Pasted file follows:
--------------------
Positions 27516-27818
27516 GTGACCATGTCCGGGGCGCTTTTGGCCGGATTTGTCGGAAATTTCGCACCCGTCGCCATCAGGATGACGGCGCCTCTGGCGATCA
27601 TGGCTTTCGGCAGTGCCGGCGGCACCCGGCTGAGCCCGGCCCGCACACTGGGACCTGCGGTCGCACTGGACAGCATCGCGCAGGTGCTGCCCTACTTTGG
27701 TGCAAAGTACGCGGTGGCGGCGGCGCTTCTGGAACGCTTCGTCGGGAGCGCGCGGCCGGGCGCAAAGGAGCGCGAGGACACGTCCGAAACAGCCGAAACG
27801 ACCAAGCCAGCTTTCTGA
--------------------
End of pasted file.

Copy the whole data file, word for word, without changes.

Positions 27516-27818
27516 GTGACCATGTCCGGGGCGCTTTTGGCCGGATTTGTCGGAAATTTCGCACCCGTCGCCATCAGGATGACGGCGCCTCTGGCGATCA
27601 TGGCTTTCGGCAGTGCCGGCGGCACCCGGCTGAGCCCGGCCCGCACACTGGGACCTGCGGTCGCACTGGACAGCATCGCGCAGGTGCTGCCCTACTTTGG
27701 TGCAAAGTACGCGGTGGCGGCGGCGCTTCTGGAACGCTTCGTCGGGAGCGCGCGGCCGGGCGCAAAGGAGCGCGAGGACACGTCCGAAACAGCCGAAACG
27801 ACCAAGCCAGCTTTCTGA